Welsh Marches Line
|This article does not cite any sources. (December 2009) (Learn how and when to remove this template message)|
|Welsh Marches Line|
North West England
|Stations||17 (Newport to Crewe) 15 (Newport to Chester)|
|Line length||84.38 miles (135.80 km)|
|Number of tracks||Double track throughout|
|Track gauge||4 ft 8 1⁄2 in (1,435 mm) standard gauge|
The Welsh Marches Line (in Welsh: Llinell y Mers), known historically as the North and West Route, is the railway line running from Newport in south-east Wales to Shrewsbury in the West Midlands region of England by way of Abergavenny, Hereford and Craven Arms and thence (by some definitions) to Crewe via Whitchurch. The line thus links South Wales to north-west England via the Welsh Marches region, bypassing Birmingham. Through services from South West Wales, Swansea and Cardiff to Manchester (hourly in each direction) and from Cardiff to Wrexham, Chester, the North Wales Coast and Anglesey (every two hours in each direction) constitute the bulk of passenger operations on the route.
The line that exists today is the amalgamation of two lines, both with influence from the LNWR. The southern section from Newport to Hereford is formed from the Newport, Abergavenny and Hereford Railway, while the northern section from Hereford to Shrewsbury is formed from the joint GWR/LNWR Shrewsbury and Hereford Railway. From Shrewsbury north to Crewe, the line runs over the LNWR-owned Crewe and Shrewsbury Railway.
When the two railways arrived in the important market town of Hereford, the LNWR had already built Hereford Barton. The S&HR and the GWR agreed to build the Hereford Barr Court, which was then also used by the Midland Railway's Hereford, Hay and Brecon Railway. After Hereford Council put pressure on the LNWR, they closed Hereford Barton to passengers, using it as a joint goods depot.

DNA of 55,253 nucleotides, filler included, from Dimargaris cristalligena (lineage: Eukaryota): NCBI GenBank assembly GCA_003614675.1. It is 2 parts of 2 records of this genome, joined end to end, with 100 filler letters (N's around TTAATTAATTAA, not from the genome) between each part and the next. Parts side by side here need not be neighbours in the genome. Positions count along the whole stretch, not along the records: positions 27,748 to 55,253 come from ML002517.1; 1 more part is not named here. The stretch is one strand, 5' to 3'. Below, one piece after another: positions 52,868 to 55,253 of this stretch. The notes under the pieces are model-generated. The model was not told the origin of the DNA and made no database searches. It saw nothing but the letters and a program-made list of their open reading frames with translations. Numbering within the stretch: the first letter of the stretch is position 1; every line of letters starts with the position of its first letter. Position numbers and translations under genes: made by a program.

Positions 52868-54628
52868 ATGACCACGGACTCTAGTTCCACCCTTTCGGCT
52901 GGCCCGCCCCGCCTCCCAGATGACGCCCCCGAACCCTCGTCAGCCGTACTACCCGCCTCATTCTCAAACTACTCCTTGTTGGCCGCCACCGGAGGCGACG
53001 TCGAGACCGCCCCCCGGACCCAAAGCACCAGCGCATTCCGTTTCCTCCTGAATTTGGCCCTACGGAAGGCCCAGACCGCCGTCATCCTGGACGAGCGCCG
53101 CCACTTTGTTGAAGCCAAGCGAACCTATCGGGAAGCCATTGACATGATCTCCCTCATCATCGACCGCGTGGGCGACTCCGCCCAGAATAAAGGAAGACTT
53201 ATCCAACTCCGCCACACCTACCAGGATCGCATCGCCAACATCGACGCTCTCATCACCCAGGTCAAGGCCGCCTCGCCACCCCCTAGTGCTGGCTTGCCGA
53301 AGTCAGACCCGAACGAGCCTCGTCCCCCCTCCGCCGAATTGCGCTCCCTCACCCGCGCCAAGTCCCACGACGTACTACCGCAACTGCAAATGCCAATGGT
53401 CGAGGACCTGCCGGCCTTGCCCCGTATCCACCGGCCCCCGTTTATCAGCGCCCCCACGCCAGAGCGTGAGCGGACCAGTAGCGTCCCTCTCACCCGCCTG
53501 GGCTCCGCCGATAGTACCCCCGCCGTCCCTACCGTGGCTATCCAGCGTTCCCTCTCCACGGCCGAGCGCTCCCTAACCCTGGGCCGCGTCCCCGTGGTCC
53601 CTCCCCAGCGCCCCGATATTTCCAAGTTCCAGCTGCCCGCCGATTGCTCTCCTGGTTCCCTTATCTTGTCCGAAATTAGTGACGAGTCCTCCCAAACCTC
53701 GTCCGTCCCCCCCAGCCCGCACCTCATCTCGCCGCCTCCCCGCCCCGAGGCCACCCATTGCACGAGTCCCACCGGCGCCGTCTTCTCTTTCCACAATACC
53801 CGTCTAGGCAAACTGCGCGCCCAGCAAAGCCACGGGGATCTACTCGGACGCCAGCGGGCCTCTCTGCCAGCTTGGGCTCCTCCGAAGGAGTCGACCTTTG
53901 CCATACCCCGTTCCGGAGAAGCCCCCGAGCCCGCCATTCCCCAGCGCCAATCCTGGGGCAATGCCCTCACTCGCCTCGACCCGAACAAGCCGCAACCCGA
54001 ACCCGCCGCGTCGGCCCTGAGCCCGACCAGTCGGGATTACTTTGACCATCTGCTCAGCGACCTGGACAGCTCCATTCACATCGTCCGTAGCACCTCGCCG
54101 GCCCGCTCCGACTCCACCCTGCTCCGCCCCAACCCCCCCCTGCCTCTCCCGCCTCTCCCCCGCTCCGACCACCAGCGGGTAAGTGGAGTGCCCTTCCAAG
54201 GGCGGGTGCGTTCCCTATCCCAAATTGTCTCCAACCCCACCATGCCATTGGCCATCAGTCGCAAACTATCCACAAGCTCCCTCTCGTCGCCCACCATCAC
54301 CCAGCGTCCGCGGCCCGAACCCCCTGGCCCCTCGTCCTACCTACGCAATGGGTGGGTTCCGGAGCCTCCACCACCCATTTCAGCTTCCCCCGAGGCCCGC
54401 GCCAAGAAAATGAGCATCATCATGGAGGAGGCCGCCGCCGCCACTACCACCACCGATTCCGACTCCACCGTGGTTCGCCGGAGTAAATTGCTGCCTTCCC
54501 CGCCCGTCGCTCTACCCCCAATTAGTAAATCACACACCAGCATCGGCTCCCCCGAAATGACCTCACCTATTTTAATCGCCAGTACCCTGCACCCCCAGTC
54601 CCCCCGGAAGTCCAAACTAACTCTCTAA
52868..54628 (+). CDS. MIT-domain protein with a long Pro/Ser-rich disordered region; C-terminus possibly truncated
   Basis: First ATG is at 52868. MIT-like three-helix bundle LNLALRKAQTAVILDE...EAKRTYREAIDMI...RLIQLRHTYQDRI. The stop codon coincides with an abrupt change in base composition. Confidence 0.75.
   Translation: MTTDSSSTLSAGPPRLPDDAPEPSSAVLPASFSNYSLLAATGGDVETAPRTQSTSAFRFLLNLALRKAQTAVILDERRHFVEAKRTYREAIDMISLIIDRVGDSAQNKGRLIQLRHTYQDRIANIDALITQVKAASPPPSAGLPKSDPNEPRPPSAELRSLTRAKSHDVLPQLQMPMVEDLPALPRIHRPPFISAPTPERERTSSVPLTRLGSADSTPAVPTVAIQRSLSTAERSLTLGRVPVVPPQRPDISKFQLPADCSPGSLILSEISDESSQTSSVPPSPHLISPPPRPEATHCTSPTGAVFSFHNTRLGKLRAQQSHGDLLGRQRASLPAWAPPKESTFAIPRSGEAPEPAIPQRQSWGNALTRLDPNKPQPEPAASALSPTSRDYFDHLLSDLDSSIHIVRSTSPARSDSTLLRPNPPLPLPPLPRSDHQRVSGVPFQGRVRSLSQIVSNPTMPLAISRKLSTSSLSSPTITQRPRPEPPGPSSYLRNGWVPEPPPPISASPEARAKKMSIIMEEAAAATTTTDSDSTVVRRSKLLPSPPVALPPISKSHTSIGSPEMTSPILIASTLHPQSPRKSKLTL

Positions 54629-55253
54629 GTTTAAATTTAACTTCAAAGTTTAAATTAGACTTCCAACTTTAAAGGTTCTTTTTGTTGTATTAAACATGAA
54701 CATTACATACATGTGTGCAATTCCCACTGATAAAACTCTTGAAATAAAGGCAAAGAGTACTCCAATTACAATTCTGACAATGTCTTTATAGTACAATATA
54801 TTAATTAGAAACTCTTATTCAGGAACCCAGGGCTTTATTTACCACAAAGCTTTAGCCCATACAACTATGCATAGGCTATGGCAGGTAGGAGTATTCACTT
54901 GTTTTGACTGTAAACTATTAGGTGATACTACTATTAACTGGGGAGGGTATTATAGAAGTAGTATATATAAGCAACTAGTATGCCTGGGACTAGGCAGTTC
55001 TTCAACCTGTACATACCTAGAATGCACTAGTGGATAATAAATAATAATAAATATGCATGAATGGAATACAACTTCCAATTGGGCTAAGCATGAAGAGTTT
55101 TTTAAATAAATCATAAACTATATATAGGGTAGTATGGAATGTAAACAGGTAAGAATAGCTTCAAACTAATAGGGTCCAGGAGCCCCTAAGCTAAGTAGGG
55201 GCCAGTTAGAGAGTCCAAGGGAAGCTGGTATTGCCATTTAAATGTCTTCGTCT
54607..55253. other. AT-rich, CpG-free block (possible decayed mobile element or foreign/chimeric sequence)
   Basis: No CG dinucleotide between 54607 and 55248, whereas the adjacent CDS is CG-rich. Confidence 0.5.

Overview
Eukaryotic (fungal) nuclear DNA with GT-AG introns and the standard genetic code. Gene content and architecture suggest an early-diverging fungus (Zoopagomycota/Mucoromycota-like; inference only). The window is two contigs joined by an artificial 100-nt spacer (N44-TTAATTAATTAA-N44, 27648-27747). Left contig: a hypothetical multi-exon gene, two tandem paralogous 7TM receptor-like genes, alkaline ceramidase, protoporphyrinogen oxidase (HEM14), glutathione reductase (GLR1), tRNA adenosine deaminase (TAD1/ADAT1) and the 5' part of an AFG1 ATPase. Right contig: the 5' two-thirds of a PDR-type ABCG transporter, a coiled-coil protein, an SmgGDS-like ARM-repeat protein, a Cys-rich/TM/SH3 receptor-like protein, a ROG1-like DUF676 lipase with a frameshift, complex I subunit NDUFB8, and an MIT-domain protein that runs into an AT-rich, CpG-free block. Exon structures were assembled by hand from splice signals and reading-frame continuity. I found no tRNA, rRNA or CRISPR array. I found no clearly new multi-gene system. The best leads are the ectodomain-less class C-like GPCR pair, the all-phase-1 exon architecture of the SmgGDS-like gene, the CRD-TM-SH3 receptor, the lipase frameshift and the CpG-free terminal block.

Under the 1960s Beeching Axe, many of the supporting branch lines were closed and the Hereford Barton loop closed. The remaining Hereford station was renamed Hereford Station and, to this day, retains its Victorian Gothic architecture.
The cities, towns and villages served by the routes are listed below from south to north:
- Pontypool and New Inn
- Craven Arms
- Church Stretton
Arriva Trains Wales operate all passenger services on the line. Typically, there is an hourly service from Manchester Piccadilly to Cardiff Central, Carmarthen, Milford Haven, calling at principal stations. A service every two hours from Holyhead to Cardiff also uses the Marches line from Shrewsbury southwards. Additionally, local stopping services operate between Crewe and Shrewsbury and services via the Heart of Wales Line use the Marches line between Shrewsbury and Craven Arms.
The line is very popular for railtours, both steam and diesel. During Autumn 2007, 6201 'Princess Elizabeth' visited the route on two returns and one single run from Bristol to Shrewsbury and Crewe. Also, a few railtours hauled by Class 37s and Class 47s travelled along the line during the same time of year.
- Clark, Rhodri (8–21 October 1997). "The North & West - The jewel in South Wales and West's crown". RAIL. No. 315 (EMAP Apex Publications). pp. 40–45. ISSN 0953-4563. OCLC 49953699.
- Allen, David (22 April – 5 May 1998). "Signalling the Marches Line". RAIL. No. 329 (EMAP Apex Publications). pp. 34–39. ISSN 0953-4563. OCLC 49953699.
|Wikimedia Commons has media related to Welsh Marches Line.|